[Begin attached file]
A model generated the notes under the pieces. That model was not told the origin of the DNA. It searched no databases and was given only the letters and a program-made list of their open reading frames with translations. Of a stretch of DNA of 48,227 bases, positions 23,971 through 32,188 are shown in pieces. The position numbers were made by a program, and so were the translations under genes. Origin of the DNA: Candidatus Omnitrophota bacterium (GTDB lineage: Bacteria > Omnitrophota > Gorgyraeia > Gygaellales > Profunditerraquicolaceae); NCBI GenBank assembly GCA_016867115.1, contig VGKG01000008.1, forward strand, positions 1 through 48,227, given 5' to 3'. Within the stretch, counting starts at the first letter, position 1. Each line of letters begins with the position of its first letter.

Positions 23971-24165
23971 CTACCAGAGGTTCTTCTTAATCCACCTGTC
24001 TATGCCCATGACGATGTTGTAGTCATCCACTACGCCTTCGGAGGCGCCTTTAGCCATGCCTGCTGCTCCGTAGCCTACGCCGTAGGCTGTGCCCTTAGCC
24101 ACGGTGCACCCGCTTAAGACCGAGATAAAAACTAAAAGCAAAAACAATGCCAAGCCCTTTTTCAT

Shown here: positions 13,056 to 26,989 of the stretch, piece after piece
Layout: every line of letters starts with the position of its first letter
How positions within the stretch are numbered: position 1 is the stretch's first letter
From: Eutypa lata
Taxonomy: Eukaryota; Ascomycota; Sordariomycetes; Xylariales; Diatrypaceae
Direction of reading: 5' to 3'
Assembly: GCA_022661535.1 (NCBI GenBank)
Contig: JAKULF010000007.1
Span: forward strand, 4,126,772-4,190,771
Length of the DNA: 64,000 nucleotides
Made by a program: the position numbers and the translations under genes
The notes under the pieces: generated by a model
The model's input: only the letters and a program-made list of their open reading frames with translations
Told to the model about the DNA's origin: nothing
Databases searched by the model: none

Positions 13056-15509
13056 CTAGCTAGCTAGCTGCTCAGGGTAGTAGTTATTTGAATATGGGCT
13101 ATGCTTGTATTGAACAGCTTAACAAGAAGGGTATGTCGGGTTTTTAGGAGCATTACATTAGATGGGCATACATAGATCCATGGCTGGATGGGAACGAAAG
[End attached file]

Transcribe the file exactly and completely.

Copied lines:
A model generated the notes under the pieces. That model was not told the origin of the DNA. It searched no databases and was given only the letters and a program-made list of their open reading frames with translations. Of a stretch of DNA of 48,227 bases, positions 23,971 through 32,188 are shown in pieces. The position numbers were made by a program, and so were the translations under genes. Origin of the DNA: Candidatus Omnitrophota bacterium (GTDB lineage: Bacteria > Omnitrophota > Gorgyraeia > Gygaellales > Profunditerraquicolaceae); NCBI GenBank assembly GCA_016867115.1, contig VGKG01000008.1, forward strand, positions 1 through 48,227, given 5' to 3'. Within the stretch, counting starts at the first letter, position 1. Each line of letters begins with the position of its first letter.

Positions 23971-24165
23971 CTACCAGAGGTTCTTCTTAATCCACCTGTC
24001 TATGCCCATGACGATGTTGTAGTCATCCACTACGCCTTCGGAGGCGCCTTTAGCCATGCCTGCTGCTCCGTAGCCTACGCCGTAGGCTGTGCCCTTAGCC
24101 ACGGTGCACCCGCTTAAGACCGAGATAAAAACTAAAAGCAAAAACAATGCCAAGCCCTTTTTCAT

Shown here: positions 13,056 to 26,989 of the stretch, piece after piece
Layout: every line of letters starts with the position of its first letter
How positions within the stretch are numbered: position 1 is the stretch's first letter
From: Eutypa lata
Taxonomy: Eukaryota; Ascomycota; Sordariomycetes; Xylariales; Diatrypaceae
Direction of reading: 5' to 3'
Assembly: GCA_022661535.1 (NCBI GenBank)
Contig: JAKULF010000007.1
Span: forward strand, 4,126,772-4,190,771
Length of the DNA: 64,000 nucleotides
Made by a program: the position numbers and the translations under genes
The notes under the pieces: generated by a model
The model's input: only the letters and a program-made list of their open reading frames with translations
Told to the model about the DNA's origin: nothing
Databases searched by the model: none

Positions 13056-15509
13056 CTAGCTAGCTAGCTGCTCAGGGTAGTAGTTATTTGAATATGGGCT
13101 ATGCTTGTATTGAACAGCTTAACAAGAAGGGTATGTCGGGTTTTTAGGAGCATTACATTAGATGGGCATACATAGATCCATGGCTGGATGGGAACGAAAG